Tangu - Economy

Subsistence and Commercial Activities. The Tangu are primarily subsistence farmers who practice swidden or slash-and-burn horticulture. Their staple crops include numerous varieties of yams, taro, and bananas, planted in rotation and supplemented with sago and breadfruit, especially during December and January, which are months of relative scarcity of the primary foods. These main crops are supported by sugarcane, coconuts, pitpit, gourds, beans, squashes, and greens. Maize, tapioca, sweet potatoes, melons, pumpkins, tomatoes, and other vegetables have been recently introduced. Pigs and chickens are kept domestically, the latter mainly for their feathers. Tangu forage in the forest, and they also hunt wild pigs, cassowaries, lizards, possums, cuscus, wallabies and other small marsupials, and birds. Land animals are usually tracked with the aid of dogs, or caught in snares or traps. Birds are usually shot with bows and arrows. Fish were traditionally netted with hand nets by women, speared by men, or stunned in pools by using poison roots. This life-style of basic subsistence farming, supplemented by some hunting and gathering, is also augmented by migrant or occasional labor for cash.

Industrial Arts. Tangu produce a variety of utilitarian objects used in their everyday lives, including banana-fiber underskirts, pandanus-fiber skirts, woven-cane bands and Personal adornments, and pandanus-fiber cord, from which they fashion string bags and fishing nets. They manufacture slit gongs, used for signaling public announcements, and traditional musical instruments including hand drums and Jew's harps. Their only commercial manufactures are clay pots, made with the coil technique, and string bags. These are traded within Tangu and also sold for cash.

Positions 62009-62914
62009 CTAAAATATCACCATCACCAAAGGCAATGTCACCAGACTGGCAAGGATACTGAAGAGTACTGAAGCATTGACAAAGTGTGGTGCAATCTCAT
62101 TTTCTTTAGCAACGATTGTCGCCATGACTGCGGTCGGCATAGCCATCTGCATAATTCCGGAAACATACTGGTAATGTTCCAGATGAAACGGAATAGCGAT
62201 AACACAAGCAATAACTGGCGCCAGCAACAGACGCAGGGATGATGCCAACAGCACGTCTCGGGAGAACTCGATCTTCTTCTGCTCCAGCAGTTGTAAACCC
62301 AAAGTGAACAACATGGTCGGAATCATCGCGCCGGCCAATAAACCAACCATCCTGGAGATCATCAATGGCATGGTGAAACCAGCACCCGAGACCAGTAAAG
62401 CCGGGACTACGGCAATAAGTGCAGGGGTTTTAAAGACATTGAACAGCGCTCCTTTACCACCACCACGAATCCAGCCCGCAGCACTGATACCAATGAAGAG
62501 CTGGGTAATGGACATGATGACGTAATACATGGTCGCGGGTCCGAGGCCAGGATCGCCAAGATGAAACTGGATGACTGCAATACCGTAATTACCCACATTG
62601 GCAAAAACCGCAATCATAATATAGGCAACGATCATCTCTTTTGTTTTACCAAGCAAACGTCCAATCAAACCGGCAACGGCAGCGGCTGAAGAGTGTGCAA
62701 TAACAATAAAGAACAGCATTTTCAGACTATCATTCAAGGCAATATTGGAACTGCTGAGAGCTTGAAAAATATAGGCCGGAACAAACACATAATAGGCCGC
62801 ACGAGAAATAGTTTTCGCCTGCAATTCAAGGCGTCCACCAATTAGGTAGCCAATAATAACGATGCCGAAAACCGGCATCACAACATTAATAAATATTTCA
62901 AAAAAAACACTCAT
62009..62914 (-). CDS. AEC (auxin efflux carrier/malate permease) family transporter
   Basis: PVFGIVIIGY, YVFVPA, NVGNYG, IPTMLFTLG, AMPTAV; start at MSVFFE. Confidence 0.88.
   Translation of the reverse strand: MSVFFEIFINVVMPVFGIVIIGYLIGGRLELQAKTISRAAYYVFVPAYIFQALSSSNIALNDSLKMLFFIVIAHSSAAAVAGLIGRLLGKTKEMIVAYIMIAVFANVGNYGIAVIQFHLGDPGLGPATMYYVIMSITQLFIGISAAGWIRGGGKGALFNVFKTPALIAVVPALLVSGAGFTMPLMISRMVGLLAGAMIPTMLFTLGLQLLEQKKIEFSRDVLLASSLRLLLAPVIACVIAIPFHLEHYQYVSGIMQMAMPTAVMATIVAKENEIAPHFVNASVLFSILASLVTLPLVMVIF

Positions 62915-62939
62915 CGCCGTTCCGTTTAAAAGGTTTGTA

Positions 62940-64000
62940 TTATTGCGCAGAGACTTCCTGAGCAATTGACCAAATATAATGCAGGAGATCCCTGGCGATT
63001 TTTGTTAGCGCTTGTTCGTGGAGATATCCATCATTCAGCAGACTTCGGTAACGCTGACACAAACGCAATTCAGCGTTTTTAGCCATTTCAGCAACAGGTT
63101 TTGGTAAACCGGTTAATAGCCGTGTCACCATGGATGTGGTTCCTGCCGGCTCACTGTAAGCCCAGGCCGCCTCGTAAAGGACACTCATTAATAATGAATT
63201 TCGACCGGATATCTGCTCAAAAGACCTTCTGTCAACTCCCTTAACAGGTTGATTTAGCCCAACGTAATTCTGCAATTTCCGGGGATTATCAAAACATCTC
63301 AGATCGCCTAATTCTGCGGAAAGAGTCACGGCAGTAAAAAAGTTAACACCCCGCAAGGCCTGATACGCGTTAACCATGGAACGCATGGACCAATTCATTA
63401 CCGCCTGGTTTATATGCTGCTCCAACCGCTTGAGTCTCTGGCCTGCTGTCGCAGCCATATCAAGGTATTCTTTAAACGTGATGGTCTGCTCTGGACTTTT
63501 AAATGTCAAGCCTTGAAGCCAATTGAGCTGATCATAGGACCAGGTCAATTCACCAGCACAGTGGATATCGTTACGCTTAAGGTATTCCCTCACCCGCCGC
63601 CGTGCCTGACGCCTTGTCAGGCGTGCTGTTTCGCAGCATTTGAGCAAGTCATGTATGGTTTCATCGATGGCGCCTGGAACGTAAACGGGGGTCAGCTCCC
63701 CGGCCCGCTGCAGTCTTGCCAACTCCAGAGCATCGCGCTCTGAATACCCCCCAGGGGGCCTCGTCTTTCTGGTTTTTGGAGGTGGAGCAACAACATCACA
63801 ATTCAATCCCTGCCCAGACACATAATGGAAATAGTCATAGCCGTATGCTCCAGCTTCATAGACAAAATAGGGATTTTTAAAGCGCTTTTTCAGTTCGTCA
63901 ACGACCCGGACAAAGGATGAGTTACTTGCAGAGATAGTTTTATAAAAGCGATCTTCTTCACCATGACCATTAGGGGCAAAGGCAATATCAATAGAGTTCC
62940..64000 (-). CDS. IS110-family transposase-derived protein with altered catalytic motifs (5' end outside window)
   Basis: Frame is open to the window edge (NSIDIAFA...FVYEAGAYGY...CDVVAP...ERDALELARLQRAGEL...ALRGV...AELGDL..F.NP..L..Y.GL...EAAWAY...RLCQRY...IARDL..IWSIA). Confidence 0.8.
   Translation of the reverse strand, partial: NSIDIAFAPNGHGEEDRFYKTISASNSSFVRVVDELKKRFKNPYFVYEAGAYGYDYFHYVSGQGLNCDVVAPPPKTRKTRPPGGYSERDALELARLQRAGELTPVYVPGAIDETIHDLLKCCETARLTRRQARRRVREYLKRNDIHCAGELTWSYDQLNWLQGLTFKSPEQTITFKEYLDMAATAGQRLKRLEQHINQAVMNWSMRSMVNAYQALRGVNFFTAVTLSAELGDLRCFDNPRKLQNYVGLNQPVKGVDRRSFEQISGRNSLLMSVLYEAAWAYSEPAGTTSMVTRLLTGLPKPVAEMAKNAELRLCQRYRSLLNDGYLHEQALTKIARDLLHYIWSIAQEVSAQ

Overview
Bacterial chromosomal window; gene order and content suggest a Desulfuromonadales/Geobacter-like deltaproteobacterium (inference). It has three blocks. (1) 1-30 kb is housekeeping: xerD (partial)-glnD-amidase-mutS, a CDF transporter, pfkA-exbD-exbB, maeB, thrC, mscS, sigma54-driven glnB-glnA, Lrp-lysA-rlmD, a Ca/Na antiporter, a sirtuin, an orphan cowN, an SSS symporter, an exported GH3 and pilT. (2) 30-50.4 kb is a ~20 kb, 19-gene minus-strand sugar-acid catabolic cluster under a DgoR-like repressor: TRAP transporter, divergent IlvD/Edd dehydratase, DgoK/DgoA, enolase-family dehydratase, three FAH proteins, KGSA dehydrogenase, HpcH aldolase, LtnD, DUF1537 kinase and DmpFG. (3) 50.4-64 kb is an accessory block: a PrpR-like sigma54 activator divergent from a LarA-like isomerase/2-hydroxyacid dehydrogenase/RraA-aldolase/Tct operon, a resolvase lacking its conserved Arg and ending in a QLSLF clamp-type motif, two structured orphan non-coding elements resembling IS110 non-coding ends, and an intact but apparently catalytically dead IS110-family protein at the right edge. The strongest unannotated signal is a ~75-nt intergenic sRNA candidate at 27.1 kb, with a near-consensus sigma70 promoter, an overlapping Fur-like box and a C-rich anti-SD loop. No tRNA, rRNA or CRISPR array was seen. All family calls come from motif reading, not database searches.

Trade. Tangu have extensive trading relations, both among themselves and with neighboring people. Two of the four Tangu neighborhoods specialize in clay-pot making and two specialize in string bag and sago production. These items are traded within Tangu and are also sold to outsiders. The string bags and sago are sold mainly to people from the coast, while the clay pots are sold both to coastal inhabitants and to people from the hinterland. Other traditional items of Exchange include hunting dogs, tobacco, and betel nuts. More recently, the mission trade store stocks goods of European manufacture, which are sold or exchanged for local products and services. These items are often exchanged again, typically with hinterland neighbors.

Division of Labor. As in most tribal societies, Tangu division of labor is based on age and sex. Women cook, weed, look after young children, and do certain craftswork, such as making string bags. Men hunt, build houses and shelters, and do other craftswork, such as wood carving. Garden work is carried on by both sexes, although the sexes once again perform slightly different tasks, with men doing most of the heavy felling, clearing, and digging and women doing most of the daily carrying, weeding, and cleaning.

Land Tenure. Land can be "inherited" through either male or female relatives, but the practices governing the actual transfer of land are extremely flexible. Each individual has "claims" on land belonging to his or her relatives, Depending on the closeness of those relatives, and the strengths of the competing claims of others. Such "claims," recognized to a greater or lesser extent by the community, are always greater when actually exercised. Particularly strong structural claims can be made by sons on their father's claims, by nephews on their mother's brother's claims, and by husbands and wives on each other's claims. In general, the Tangu have ample land, and they tend to gravitate toward those areas where their claims are most easily exercised and their personal prospects best.

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